Marijuana Related Offenses

State College Drug Posession Lawyer

Marijuana is widely used throughout North America and Central Pennsylvania is no exception. The only intoxicant in the United States and Canada more popular than marijuana is alcohol. Of course, the big difference between these two drugs is that one is legal, but tightly regulated, while the other remains illegal in most states. Alcohol has been legal in the United States since 1933, while marijuana had been illegal in every state between 1937 and 2012, with Washington and Colorado becoming the first two states to re-legalize cannabis for recreational purposes since the Marihuana Tax Act banned the plant on a national level.

Marijuana misdemeanors and felonies

Marijuana offenses fall into two major categories: misdemeanor offenses and felony offenses. If all the evidence suggests that the marijuana in your possession is for personal use, then you will be charged with a misdemeanor. Items like bowls, vaporizers, bongs, rolling papers, digital scales, etc. are known as "drug paraphernalia," which is also a misdemeanor charge. If you sell marijuana or intent to sell it, then you will be charged with a felony. Needless to say, the direct and collateral consequences of a felony are far more severe than they are for a misdemeanor.

Many Penn State students are charged with marijuana-related offenses

The majority of my clients charged with marijuana-related offenses are Penn State students, and this is true of both misdemeanor possession for personal use, as well as felony delivery or possession with intent to deliver marijuana. This is not because Penn State students are the only people smoking or selling marijuana in Central Pennsylvania. Like alcohol, marijuana is a drug which enjoys wide usage among a variety of age groups and socio-economic classes. The reason I represent so many Penn State students in marijuana cases is because they are the group most likely to be caught.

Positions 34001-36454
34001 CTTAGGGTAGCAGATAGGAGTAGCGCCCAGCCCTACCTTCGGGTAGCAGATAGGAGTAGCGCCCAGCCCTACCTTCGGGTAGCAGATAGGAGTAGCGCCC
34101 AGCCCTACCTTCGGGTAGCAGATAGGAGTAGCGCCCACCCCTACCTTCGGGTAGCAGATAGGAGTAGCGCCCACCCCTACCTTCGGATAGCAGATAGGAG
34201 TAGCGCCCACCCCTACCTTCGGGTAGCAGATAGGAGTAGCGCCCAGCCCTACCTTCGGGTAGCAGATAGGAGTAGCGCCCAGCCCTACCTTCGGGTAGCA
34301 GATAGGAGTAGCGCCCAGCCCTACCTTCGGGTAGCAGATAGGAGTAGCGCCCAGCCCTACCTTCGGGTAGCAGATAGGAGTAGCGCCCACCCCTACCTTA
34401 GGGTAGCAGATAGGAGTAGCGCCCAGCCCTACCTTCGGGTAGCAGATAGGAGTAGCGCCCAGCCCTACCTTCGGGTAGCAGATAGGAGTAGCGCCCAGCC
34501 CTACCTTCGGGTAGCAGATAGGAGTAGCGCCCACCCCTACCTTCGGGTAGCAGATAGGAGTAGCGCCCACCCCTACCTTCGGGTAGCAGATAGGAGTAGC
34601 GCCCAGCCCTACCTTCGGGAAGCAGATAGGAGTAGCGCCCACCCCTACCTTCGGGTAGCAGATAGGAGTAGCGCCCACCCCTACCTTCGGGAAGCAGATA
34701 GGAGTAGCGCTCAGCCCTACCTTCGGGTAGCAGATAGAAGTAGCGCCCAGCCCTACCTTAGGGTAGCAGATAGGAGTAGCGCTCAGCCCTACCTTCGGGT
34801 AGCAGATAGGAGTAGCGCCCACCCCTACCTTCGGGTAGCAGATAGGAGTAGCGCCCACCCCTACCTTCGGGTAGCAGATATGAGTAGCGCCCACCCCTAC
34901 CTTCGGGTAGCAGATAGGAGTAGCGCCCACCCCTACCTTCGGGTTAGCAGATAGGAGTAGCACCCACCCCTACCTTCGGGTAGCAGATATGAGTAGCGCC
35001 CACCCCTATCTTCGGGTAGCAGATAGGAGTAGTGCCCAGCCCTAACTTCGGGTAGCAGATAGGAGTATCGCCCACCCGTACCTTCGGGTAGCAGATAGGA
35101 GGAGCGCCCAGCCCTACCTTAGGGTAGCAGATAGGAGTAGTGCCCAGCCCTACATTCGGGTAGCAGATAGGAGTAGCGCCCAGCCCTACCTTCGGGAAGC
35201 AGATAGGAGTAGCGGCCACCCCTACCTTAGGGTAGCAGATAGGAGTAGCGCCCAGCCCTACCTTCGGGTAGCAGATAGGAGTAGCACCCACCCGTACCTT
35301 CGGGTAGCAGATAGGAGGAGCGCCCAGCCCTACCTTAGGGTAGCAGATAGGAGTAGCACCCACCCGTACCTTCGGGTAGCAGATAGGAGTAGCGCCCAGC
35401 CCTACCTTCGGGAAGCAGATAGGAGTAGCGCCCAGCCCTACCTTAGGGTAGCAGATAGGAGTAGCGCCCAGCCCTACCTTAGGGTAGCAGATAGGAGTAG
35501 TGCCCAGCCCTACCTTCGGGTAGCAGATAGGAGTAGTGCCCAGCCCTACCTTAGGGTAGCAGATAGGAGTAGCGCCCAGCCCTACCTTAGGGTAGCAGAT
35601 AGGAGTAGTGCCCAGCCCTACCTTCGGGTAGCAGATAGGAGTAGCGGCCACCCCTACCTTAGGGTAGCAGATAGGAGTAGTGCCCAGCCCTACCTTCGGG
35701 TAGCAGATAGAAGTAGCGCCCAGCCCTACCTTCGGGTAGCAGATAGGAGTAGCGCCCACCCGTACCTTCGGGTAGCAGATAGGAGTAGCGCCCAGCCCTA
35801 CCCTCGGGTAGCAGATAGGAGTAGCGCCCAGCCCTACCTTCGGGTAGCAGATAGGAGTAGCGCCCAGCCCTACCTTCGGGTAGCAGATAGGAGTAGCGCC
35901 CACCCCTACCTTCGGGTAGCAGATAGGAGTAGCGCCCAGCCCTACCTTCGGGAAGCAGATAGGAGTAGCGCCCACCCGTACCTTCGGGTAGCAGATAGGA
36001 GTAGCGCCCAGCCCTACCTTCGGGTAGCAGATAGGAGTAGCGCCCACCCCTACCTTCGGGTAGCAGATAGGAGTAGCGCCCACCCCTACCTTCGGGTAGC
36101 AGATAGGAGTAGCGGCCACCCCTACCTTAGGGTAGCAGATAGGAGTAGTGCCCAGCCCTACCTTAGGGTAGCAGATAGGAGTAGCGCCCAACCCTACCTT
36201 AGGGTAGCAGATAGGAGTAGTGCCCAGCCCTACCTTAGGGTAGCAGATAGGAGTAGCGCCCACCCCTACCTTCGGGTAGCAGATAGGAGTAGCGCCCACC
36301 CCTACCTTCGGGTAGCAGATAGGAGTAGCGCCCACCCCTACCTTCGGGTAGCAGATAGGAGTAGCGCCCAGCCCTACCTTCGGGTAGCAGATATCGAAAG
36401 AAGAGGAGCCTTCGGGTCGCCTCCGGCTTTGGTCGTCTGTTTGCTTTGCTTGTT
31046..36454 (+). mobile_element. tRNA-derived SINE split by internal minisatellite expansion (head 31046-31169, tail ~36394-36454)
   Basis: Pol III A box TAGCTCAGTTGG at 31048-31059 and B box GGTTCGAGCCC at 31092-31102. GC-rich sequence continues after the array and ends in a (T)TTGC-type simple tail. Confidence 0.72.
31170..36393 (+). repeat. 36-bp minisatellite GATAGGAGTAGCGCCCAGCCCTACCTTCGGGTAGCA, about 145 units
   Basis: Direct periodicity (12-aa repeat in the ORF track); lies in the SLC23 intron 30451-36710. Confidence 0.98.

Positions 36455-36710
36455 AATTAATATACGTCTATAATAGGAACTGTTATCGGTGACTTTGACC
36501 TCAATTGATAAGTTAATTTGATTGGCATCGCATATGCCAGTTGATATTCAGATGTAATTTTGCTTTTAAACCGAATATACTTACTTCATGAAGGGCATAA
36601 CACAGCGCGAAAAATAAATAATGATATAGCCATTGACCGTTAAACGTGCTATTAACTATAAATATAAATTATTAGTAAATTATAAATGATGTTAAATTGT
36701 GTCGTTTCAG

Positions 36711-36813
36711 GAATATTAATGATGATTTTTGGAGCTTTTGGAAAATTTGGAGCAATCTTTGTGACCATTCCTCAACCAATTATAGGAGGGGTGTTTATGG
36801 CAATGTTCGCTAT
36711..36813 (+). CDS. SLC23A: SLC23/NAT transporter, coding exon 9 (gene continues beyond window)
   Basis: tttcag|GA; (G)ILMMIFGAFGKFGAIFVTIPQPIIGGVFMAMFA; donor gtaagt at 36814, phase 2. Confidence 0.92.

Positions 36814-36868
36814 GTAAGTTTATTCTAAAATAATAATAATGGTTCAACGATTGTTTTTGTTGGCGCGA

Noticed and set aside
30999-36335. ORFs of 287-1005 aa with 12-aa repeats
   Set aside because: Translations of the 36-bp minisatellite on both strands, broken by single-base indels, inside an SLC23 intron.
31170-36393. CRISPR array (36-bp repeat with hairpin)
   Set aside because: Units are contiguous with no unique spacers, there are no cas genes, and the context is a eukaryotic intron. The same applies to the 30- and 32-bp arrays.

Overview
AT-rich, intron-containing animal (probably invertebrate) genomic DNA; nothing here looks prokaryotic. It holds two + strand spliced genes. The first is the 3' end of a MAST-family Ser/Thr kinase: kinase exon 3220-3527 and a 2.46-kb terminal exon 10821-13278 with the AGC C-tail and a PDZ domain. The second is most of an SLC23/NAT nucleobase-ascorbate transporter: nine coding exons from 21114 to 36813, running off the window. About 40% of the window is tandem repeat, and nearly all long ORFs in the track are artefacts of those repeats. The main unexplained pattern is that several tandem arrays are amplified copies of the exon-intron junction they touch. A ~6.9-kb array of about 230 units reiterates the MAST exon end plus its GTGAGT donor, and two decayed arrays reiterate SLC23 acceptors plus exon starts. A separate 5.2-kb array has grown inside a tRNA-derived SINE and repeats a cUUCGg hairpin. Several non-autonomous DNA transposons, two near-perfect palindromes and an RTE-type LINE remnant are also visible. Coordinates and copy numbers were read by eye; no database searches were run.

A 50 year old husband and wife smoking in their home are rarely going to be hassled by the police. The old adage is that if a tree falls in the forest and no one is around to hear it, it doesn't make a noise. Penn State students, especially those living on campus, do not have the benefit of privacy and seclusion. If you smoke marijuana in the dorms, you run a substantial risk of a visit from the Penn State Police. Even if you are smart enough not to smoke in the dorms, smoking in other areas of campus is not exactly safe either, as the police know all the spots favored by tokers.

State College criminal defense attorney

Penn State students are far more likely to be caught selling marijuana than non-student dealers here in Central Pennsylvania. Quite frankly, students are the "low hanging fruit," which is easiest for the police to pick. Students who sell marijuana in State College tend to be quite amateurish, and thus are likely to make mistakes, which makes it easy for them to be caught. Professional dealers, which are usually non-students, have been schooled in the ways of the criminal underworld and, as such, are far less likely to make mistakes. Also, many students charged with delivery of marijuana are not even dealers at all; they are gullible, nice guys who think they are doing a "friend" a favor by hooking him up with a bag of weed. When that "friend" turns out to be a confidential informant working with the police, this middle-man nice guy, who made no money on the transaction, ends up being charged with delivery of marijuana, just as if he were an actual dealer.

Free initial consultation

If you are charged with a marijuana-related offense, you need a good criminal defense attorney. In some cases, we engage in "harm reduction," by achieving a positive outcome to your case through a plea agreement. In other cases, we can seek to have illegally obtained evidence "suppressed" by a judge, meaning that the evidence cannot be used at trial. This effectively ends the ability of the Commonwealth to prosecute the case. Sometimes we can proceed to trial, and argue that the marijuana was not yours, or that it did belong to you, but it was for personal use, and not intended for sale. Sometimes we can even get you into a program, which would allow you to avoid any damaging criminal records. The goal and direction we take will depend upon the facts of your case.  Please call our State College Law Office today for a free initial consultation at 814-308-0870.